Mother, daughter create rangoli with 26,000 ice-cream sticks, Latest Singapore News - The New Paper

Mother, daughter create rangoli with 26,000 ice-cream sticks

This article is more than 12 months old

Under the guidance of her mother, Mrs Sudha Ravi began making rangolis when she was five years old.

Today, the local rangoli artist, in her 40s, and her daughter, Rakshita Ravi, 17, have four entries in the Singapore Book Of Records for their colourful, detailed and larger-than-life rangoli art pieces.

They achieved their latest record in January with a rangoli measuring about 6m by 6m, made with 26,000 ice-cream sticks.

Rangoli, which means “an array of colours” in Sanskrit, is a traditional Indian art form where patterns are created on a flat surface, such as the floor.

The patterns are usually created using coloured rice flour outside a home’s front door to symbolise wealth, joy, prosperity and thanksgiving to deities.

Mrs Ravi, a full-time sales support officer in a local bank, said that she had enjoyed making rangolis since she was a child, but it became her passion after she moved to Singapore about 20 years ago.

“Here in Singapore, there’s a lot of encouragement of cultural activities, arts and science. So I thought, we have to make the most of it,” she said.

She began making rangolis for friends and temple events nine years ago. Friends then encouraged her to create rangolis that would make it to the Singapore Book Of Records.

Since then, she and her daughter have set records in 2018, 2019, 2022 and 2023.

Their latest record-holding work made of ice-cream sticks was created for Tamil cultural organisation Kalamanjari, and was displayed on Jan 21 at its Pongal celebration, which was supported by the Little India Shopkeepers and Heritage Association. Pongal is a harvest festival celebrated by the Tamil community.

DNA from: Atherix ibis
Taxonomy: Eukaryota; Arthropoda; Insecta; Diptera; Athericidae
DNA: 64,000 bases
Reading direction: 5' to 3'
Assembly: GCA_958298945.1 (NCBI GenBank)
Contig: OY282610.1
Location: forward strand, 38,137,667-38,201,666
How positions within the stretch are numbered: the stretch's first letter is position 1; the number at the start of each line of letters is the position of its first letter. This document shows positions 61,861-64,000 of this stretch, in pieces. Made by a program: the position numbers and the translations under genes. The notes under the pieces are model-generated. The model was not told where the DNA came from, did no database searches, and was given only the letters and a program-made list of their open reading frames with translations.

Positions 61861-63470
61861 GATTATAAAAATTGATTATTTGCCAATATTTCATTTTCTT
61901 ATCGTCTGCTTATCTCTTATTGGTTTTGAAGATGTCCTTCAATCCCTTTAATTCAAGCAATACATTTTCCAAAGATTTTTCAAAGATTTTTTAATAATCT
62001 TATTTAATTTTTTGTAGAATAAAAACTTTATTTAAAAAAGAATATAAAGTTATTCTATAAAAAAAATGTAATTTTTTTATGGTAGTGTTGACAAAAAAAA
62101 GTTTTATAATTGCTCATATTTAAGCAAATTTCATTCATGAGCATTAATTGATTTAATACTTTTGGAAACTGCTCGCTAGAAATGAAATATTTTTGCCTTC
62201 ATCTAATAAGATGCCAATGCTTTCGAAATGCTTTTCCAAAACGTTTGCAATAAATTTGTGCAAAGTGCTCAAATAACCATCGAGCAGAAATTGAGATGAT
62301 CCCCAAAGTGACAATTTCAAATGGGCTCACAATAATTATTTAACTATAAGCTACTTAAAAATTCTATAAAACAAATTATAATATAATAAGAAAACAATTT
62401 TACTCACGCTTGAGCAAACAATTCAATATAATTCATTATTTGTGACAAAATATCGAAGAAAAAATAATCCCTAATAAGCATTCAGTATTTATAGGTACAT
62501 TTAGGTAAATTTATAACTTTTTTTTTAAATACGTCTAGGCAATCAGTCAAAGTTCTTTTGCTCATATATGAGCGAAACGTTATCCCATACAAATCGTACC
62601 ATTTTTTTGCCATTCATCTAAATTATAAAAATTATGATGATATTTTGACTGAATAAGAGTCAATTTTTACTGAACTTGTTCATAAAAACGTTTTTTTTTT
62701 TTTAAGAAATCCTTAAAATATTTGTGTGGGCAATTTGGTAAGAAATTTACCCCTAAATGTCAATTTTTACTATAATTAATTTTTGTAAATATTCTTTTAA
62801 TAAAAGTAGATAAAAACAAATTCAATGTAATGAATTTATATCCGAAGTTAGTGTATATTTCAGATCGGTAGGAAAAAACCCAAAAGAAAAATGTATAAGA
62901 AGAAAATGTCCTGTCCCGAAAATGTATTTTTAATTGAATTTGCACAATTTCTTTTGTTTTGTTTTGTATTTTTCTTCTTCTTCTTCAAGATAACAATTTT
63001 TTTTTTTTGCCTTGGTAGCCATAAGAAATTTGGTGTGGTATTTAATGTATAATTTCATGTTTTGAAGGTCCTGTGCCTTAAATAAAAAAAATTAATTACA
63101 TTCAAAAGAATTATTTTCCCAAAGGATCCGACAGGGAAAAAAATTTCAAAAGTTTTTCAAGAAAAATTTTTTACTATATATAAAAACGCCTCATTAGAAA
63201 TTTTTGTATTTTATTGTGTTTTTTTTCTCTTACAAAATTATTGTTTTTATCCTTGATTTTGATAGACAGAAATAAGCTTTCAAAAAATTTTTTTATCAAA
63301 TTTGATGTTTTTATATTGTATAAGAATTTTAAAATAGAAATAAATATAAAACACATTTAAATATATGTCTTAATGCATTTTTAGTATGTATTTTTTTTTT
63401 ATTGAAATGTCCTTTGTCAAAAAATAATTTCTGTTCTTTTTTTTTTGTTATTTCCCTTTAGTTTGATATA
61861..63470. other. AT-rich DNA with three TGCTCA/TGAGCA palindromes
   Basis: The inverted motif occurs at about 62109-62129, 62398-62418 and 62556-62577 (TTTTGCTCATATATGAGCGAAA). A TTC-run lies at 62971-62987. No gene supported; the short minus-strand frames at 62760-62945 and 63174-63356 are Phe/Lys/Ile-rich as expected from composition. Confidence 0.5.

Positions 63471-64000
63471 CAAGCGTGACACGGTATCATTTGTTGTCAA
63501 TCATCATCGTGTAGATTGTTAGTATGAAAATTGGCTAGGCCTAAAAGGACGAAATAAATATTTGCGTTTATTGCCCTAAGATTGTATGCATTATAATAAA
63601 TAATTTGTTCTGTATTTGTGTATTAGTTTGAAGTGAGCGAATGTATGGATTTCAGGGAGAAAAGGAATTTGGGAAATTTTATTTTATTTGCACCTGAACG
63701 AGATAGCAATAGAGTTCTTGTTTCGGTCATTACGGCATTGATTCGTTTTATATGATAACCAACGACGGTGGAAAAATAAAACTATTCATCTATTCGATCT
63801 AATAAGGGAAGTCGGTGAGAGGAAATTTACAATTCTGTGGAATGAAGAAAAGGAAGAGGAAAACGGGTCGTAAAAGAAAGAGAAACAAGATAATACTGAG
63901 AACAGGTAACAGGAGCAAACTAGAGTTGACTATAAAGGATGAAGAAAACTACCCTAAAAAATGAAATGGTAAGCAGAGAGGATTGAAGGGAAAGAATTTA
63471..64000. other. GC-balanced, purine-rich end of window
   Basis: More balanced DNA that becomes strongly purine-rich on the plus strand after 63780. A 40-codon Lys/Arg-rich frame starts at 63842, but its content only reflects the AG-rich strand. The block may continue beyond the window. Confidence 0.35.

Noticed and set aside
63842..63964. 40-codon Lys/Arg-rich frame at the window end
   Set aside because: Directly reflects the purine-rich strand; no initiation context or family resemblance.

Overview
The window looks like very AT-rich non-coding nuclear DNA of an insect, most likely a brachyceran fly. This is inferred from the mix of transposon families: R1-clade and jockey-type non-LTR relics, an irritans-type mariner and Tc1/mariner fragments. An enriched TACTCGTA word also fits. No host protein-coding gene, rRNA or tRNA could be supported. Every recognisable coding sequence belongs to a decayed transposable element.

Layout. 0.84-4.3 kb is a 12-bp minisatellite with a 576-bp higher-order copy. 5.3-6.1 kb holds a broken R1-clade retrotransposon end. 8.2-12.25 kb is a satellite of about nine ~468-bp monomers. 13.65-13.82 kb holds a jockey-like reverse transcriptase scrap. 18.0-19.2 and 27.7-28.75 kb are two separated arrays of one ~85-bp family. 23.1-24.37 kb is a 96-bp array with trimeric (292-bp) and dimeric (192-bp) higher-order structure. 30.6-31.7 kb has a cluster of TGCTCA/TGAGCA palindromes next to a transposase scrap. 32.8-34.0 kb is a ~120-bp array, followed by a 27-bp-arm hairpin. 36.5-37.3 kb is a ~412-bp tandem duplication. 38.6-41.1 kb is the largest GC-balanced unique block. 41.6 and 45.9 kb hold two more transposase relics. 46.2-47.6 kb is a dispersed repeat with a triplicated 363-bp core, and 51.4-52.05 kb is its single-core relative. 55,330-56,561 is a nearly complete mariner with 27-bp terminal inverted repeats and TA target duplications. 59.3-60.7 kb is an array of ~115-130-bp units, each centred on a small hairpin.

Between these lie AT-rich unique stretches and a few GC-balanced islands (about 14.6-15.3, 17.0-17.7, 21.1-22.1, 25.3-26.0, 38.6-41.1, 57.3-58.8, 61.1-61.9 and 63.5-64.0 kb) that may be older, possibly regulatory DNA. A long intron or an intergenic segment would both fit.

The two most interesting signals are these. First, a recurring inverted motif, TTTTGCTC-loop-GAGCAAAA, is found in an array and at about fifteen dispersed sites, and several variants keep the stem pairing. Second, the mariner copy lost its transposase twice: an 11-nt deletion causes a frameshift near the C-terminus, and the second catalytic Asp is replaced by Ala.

The rangoli, which took about a month to complete, featured four prominent Tamil scholar-poets – Thiruvalluvar, Avvaiyar, Bharathi and Bharathidasan. The design was inspired by Kalamanjari and its goal of promoting Tamil literary works through song and dance.

“We bought the ice-cream sticks in bulk from India and painted them with acrylic paint. We pasted the sticks and did the drawing on top of them... completely freehand,” said Mrs Ravi.

“For about a month, we would work on it after I came back from work and my daughter from school. We would spend about four hours on the piece every day, on average.”

Using ice-cream sticks proved to be challenging, said Mrs Ravi.

“Painting the faces on the sticks was the major challenge as the surface was not even and the texture was rough,” she explained. “Each colour needed two to three coatings, and shading on the faces was a challenge.

“But the end product is very good, and we are very happy about it.”

But ice-cream sticks are not the only unusual materials the mother-daughter duo have used. In 2022, they created RangoliChops – a 3m-by-3m rangoli made up of 7,200 chopsticks. It earned them their third Singapore record, which they share with the Nee Soon South Indian Activity Executive Committee.

Rakshita, a first-year aerospace engineering student in Ngee Ann Polytechnic, designed the ice-cream stick rangoli digitally.

The teen started making rangolis with her mother when she was nine, and was only 12 when they set their first record in 2018.

She said: “I have been very passionate about rangolis since my mum introduced me to this form of art... I want to take this culture into the future, pass it down to my future kids, and create it digitally as well.”

Her mother said that making rangolis together has helped to improve their relationship.

“We are the best support system for each other. We do dance reels together and appreciate each other’s work,” said Mrs Ravi. “Of course, petty conflicts arise, but we tackle them in a healthy way.”

When asked about their plans, she replied: “We hope to break more records, maybe the Guinness World Records in the future.”

Traditional artsSingapore Indiansculture